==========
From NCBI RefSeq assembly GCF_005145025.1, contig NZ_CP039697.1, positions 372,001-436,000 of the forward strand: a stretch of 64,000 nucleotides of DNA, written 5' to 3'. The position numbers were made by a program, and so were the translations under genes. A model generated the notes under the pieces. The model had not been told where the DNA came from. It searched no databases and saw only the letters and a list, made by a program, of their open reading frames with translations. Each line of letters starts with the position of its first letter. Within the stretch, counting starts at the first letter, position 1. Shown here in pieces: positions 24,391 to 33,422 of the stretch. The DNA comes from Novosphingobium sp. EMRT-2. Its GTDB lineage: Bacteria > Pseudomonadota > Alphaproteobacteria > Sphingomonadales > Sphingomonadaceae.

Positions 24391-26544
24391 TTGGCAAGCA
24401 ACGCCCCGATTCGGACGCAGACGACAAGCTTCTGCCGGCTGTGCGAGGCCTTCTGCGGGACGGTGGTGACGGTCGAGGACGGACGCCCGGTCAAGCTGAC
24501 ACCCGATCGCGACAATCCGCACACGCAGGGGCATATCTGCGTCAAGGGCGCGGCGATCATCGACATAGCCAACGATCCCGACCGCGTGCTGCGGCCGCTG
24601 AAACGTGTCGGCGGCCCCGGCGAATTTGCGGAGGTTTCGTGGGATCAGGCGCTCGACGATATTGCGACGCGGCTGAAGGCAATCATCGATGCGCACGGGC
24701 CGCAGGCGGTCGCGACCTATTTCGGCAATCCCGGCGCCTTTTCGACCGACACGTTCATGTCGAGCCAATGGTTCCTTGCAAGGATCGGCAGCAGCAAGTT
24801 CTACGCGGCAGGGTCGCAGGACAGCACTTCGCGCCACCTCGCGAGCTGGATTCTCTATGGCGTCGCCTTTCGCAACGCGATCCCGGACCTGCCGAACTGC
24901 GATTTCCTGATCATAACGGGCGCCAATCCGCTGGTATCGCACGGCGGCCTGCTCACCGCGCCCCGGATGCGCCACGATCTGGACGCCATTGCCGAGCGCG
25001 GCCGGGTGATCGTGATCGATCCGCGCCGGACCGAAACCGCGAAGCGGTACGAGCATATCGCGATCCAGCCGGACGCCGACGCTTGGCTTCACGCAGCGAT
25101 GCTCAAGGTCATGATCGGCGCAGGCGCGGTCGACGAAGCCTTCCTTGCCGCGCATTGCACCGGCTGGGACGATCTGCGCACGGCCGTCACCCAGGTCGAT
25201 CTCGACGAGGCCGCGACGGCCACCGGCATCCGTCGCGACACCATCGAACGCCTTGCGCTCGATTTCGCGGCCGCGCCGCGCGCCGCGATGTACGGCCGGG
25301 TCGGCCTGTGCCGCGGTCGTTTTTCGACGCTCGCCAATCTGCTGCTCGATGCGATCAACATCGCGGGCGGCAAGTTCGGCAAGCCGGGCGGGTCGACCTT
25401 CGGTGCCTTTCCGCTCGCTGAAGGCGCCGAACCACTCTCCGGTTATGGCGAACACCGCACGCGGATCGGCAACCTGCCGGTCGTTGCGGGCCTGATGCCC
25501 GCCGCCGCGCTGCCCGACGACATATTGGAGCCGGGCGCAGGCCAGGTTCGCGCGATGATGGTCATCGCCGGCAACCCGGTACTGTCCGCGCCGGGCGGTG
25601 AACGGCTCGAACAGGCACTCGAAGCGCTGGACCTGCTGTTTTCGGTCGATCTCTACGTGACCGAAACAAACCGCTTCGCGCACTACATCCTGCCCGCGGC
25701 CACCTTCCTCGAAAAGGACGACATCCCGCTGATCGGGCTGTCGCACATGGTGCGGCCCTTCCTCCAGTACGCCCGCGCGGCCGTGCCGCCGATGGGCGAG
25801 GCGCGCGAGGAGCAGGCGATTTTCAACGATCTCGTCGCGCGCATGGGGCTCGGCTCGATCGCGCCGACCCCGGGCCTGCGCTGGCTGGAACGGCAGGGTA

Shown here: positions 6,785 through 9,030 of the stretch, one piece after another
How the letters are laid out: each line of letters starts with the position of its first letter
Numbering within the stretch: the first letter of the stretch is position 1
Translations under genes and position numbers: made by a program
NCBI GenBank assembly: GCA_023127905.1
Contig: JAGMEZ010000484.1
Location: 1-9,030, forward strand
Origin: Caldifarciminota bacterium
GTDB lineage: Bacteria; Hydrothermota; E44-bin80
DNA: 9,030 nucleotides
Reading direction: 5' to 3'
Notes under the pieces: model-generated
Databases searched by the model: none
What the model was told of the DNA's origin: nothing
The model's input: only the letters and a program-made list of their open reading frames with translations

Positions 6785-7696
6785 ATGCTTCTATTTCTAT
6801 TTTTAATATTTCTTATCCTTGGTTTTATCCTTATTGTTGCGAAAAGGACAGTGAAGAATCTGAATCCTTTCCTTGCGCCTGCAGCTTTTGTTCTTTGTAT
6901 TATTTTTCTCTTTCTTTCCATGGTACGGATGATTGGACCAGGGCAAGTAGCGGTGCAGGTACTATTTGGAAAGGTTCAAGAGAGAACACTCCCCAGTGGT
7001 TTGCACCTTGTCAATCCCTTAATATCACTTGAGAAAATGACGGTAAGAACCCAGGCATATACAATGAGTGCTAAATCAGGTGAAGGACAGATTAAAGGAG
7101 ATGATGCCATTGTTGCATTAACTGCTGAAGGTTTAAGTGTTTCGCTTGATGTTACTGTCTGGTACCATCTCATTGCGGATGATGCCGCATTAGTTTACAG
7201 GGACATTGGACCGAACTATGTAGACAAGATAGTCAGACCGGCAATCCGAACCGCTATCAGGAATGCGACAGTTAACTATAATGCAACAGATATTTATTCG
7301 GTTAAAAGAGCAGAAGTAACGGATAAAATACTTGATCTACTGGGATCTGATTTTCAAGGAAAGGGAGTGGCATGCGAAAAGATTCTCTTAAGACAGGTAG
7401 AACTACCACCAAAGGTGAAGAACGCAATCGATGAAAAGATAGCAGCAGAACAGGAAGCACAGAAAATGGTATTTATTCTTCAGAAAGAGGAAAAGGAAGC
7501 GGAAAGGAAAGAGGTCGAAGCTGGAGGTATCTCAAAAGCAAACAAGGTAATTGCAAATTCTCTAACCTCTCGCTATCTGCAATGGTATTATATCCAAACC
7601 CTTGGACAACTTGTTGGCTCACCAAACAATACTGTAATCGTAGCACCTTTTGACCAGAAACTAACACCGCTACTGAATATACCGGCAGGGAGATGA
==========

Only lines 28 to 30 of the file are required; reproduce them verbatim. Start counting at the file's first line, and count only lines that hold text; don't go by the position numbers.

DNA: 9,030 nucleotides
Reading direction: 5' to 3'
Notes under the pieces: model-generated